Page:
Students and faculty at a University of Maryland computer lab have developed an interactive tool that’s helping to make D.C.’s streets more accessible for people with disabilities.
Project Sidewalk allows users anywhere in the world to take a virtual walk through D.C. neighborhoods.
Project Sidewalk is like Waze or a navigational system for people with disabilities. It’s a crowd-sourced view of current conditions, including trouble spots like broken pavement or blocked sidewalks. And if you have access to a computer, you can help people with mobility issues.
"Life with a disability can be challenging. It can be frustrating. It can also be successful," said Rick Eldridge.
A devastating car crash changed Eldridge’s life forever.
"It’s still life that has value," said Eldridge.
For Eldridge, mobility means freedom and independence.
A trip to the local coffee shop is a route Eldridge knows.
For wheelchair users across D.C., an unknown path wracked with potential barriers may convince them to stay inside.
Project Sidewalk is a new interactive tool created inside a University of Maryland computer lab. It offers a crowd-sourced solution to access issues.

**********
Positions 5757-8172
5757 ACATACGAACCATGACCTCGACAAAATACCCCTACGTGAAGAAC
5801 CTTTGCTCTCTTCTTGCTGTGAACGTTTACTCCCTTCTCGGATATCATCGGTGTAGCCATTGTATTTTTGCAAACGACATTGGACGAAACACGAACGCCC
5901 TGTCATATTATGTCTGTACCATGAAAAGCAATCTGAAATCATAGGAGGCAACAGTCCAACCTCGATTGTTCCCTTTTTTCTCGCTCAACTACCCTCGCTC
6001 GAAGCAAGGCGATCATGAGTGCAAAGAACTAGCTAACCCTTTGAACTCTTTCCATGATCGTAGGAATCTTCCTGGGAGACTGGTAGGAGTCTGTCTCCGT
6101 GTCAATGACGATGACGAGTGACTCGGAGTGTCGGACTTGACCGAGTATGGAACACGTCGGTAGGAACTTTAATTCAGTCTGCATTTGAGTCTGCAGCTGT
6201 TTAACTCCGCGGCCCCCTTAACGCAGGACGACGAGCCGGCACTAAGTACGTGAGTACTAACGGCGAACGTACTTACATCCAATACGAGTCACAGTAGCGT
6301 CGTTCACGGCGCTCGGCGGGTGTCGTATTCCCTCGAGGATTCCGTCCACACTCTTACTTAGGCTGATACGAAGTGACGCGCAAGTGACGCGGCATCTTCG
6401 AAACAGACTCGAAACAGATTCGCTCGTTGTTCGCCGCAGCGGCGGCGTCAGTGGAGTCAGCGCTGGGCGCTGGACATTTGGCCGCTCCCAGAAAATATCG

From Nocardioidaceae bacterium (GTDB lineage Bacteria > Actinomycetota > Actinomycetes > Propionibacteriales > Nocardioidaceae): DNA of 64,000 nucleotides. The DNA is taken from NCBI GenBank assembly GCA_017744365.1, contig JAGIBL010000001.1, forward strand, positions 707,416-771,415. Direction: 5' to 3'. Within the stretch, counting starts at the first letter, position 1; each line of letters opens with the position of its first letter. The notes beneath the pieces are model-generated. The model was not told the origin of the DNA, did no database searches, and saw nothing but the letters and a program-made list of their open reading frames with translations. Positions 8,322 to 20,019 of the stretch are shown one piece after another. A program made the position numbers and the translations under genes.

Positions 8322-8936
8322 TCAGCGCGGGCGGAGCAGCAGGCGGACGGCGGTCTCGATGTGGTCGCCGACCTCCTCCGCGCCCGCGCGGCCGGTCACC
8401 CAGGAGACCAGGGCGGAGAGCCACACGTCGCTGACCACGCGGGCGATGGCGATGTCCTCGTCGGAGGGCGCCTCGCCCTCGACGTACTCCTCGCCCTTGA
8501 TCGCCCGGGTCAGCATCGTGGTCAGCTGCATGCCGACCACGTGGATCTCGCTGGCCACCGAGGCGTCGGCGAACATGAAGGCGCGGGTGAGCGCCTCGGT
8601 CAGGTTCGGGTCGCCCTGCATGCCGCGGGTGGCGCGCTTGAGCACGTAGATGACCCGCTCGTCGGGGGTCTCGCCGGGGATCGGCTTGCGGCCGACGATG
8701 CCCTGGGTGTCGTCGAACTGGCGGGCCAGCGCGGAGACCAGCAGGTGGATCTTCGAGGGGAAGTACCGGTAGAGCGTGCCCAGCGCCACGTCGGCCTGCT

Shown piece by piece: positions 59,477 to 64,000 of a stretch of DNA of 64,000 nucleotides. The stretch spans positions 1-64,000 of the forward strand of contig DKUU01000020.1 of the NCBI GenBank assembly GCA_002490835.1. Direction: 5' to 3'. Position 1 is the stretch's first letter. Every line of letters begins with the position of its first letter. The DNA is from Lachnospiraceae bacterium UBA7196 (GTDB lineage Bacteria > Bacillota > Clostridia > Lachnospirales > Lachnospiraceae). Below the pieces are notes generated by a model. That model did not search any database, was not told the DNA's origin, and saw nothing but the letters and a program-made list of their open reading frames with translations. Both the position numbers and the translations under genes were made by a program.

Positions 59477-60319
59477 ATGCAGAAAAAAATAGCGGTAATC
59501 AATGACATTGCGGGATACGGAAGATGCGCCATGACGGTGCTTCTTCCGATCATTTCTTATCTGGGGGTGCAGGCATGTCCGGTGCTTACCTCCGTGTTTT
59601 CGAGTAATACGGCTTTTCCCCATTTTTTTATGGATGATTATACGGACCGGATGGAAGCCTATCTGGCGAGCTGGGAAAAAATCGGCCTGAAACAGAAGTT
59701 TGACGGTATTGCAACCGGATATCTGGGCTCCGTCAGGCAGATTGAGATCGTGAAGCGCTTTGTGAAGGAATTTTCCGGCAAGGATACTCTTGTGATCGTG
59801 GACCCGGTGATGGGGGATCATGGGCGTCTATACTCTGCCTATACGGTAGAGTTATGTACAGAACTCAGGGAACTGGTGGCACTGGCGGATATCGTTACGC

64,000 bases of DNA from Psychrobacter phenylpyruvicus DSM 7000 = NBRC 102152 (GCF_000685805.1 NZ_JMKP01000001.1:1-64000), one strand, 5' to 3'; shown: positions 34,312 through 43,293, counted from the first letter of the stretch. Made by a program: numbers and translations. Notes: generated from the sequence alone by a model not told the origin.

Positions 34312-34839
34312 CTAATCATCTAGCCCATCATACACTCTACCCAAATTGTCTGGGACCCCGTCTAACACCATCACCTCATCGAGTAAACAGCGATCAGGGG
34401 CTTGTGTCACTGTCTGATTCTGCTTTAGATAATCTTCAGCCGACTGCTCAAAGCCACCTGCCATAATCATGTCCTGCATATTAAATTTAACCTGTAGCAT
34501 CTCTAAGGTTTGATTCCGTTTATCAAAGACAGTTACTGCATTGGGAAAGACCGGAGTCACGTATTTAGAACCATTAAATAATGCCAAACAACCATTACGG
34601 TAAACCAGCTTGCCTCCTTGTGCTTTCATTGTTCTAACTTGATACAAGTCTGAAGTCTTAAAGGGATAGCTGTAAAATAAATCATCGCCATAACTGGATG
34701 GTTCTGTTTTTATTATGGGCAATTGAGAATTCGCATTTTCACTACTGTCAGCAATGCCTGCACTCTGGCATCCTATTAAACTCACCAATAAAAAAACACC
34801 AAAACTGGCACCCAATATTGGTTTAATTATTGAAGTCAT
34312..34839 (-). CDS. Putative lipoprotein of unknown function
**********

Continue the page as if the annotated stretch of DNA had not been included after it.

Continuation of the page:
Here’s how it works: Log onto a computer and you will be virtually dropped into a D.C. neighborhood like this one. Your mission is to label any obstacles for wheelchair users, like this bus stop that has no sidewalk and no curb ramps.
The ultimate goal of Project Sidewalk is to help people with mobility issues get from point A to point B.
Project Sidewalk is starting in D.C. and hoping to expand to cities across the country. Ultimately, the plan is to allow someone with a mobility issue to log in, input their type of disability and then be able to learn which route offers the most accessible path.
If you’d like to help label Project Sidewalk’s virtual landscape, click here.
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